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Thursday, 29 February 2024 8:27pm

Delivering Better Services

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Public service continuously reform to be more effective, efficient, open and responsive to policy challenges.

Civil servants need the right skills to keep pace. This presents a double challenge: the first is to identify which skills will be needed for a civil service which is fit-for-purpose today and into the future; the second is to figure out how civil services can invest in these.

Delivering better public services within tight financial constraints is one of the Government’s priorities.

Government faces increasing expectations for better public services in the context of prolonged financial constraints compounded by the global financial crisis. There is demand for improvements in addressing complex, long-term issues that affect Sarawakian.

The key is to doing more with less lies in productivity, innovation, and increased agility to provide services. Agencies need to change, develop new business models, work more closely with others and harness new technologies in order to meet emerging challenges.

Making progress on society’s biggest problems requires public service to make better use of data, involve citizens, invest in employees, and collaborate with other sectors.

Results-oriented public service are progressively making use of hard data and statistical analysis to inform decisions.

Public service must decide what to measure and how, always with an eye on the overall goal of the program or initiative.

National and international benchmarks are powerful but underutilized as inputs into decision making, mostly in a world where public service everywhere face similar issues.

Professional civil services are as important as ever to respond to complex challenges and to deliver public value.

Civil servants in a professional civil service are qualified, impartial, values-driven and ethical. These are foundational and suggest the need to ensure civil servants are certified professionals in their area of expertise.

Sometimes professional and strategic skills reach their limits because of legacy structures and systems of public sector organisations. In these cases, civil servants need to be innovative to redesign the tools of governance and develop fresh solutions to tenacious and growing policy challenges.

Reliable, clean data can inform the design or refinement of government initiatives.  In United Kingdom, the UK government’s Behavioural Insights Team was formed explicitly to use data about citizen behaviour to improve the effectiveness of government interventions.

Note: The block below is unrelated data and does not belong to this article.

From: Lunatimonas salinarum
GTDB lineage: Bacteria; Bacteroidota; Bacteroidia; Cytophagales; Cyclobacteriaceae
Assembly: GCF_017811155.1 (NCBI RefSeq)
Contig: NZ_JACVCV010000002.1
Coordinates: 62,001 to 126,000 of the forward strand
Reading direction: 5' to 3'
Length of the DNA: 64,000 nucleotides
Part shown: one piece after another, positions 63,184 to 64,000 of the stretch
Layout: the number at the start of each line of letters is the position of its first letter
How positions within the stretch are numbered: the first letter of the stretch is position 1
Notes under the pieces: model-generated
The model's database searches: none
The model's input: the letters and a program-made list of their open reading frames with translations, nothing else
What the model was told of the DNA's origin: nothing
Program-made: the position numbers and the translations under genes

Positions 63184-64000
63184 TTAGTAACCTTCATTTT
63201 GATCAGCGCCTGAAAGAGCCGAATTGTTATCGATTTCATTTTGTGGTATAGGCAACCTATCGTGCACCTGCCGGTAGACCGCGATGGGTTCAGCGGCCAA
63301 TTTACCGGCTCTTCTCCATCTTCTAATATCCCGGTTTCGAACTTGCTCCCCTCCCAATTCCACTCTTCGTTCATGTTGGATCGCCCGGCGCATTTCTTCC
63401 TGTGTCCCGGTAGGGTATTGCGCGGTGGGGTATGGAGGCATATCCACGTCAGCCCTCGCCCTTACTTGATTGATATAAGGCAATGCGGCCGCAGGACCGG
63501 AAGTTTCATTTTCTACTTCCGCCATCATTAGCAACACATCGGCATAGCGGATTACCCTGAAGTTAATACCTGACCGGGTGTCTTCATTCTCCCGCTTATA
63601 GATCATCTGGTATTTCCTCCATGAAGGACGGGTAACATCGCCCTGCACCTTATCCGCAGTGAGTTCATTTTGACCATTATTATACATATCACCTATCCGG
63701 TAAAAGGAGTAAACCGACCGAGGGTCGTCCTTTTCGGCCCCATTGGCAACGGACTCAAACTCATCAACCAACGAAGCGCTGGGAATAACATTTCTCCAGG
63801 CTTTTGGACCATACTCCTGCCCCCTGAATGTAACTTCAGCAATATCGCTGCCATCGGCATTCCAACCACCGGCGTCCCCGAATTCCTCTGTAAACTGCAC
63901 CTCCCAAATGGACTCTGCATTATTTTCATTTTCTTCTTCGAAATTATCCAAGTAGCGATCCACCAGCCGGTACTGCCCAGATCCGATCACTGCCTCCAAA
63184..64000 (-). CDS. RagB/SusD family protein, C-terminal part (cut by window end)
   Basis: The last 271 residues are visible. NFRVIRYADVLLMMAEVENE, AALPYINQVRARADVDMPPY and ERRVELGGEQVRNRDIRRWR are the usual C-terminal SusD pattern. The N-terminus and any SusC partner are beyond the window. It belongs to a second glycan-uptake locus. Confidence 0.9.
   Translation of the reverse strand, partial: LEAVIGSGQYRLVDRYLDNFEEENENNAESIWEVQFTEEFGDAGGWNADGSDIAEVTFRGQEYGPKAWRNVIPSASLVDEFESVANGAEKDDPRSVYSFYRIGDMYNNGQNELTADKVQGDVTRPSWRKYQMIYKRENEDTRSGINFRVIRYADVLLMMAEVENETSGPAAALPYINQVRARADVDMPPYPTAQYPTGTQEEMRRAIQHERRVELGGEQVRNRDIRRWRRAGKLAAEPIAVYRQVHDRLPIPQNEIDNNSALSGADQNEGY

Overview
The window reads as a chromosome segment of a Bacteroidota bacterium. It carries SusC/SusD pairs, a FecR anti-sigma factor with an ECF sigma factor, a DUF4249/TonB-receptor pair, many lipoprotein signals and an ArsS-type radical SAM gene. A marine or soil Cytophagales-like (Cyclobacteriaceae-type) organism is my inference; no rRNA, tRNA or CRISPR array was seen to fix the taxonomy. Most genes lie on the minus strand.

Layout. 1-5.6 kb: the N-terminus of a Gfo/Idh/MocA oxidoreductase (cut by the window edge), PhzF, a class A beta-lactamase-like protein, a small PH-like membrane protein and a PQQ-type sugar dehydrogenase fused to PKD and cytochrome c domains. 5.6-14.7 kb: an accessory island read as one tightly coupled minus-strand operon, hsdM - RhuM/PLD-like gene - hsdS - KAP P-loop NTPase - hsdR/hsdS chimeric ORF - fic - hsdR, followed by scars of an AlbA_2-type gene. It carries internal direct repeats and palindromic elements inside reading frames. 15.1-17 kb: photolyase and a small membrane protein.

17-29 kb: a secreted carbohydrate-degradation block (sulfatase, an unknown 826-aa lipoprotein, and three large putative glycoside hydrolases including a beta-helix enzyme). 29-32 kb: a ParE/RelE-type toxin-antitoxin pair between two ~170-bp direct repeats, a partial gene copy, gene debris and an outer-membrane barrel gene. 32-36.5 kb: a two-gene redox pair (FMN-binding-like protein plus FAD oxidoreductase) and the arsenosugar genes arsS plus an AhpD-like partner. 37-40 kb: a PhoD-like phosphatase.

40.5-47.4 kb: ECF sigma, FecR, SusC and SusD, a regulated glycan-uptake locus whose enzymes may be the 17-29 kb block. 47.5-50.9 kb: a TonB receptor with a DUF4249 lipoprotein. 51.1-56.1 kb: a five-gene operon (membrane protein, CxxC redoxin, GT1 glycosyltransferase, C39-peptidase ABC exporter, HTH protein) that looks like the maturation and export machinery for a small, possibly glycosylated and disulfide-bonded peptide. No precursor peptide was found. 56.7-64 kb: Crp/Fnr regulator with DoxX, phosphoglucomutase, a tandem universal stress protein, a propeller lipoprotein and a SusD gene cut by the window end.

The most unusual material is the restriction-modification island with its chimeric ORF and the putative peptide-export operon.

The team sets up randomized control trials (long used in the medical field but only now gaining favour in the public sector) to test the impact of small changes, like adjustments in the language and tone of the letter that the tax department sends to delinquent taxpayers.

In its first two years, the team paid for itself 22 times over in savings. It has identified interventions expected to save the UK government at least £300 million over the next five years. And the unit has started to advise other governments on how to use data and randomized control trials to improve government performance.

Innovative governments are making it easier for citizens to access public services. This shift is not just about increasing choice and well-being; it’s also about boosting government productivity, with the help of technology and the use of open data.

By using innovative channels, it create new ways for citizens to make their voices heard, giving them the ability to provide input into regulations, budgets, and the provision of services.

Regulations.gov, one of the US government’s earliest e-government programs, allows citizens to search, view, and comment on federal regulations. Users post more than 27,000 comments on the site every month.

Other governments are going even further to solicit citizen feedback: Iceland in 2010 chose 950 citizens at random to participate in the drafting of a new constitution, a significant example of “deliberative democracy” at work. And the city of Cologne, Germany, has used participatory budgeting: residents helped decide how to allocate a portion of the municipal budget.

Traditional building blocks of service and engagement skills include professionals with expertise in public relations, communications, marketing, consultation, facilitation, service delivery, conflict resolution, community development, outreach and so forth.

Innovative approaches to problem solving and service delivery are multiplying across public service as they contend with complex problems for which there are few precedent solutions.

At the same time, front line public servants face “customers” who have come to expect tailored, responsive products and services that they routinely experience from business.

Public service/sector does not choose its customers. Public service required to service them. Public service customer’s diverse requirements is a factor driving the need for new service delivery models.

In order deliver the best service as promise, public service must build ‘connected government’, seamlessly aligning multiple government departments with customer journey needs. The promise of best service deliver is part of the inherent agenda of governance for the public service and sets out the standard of service that government is required to provide to its customers.

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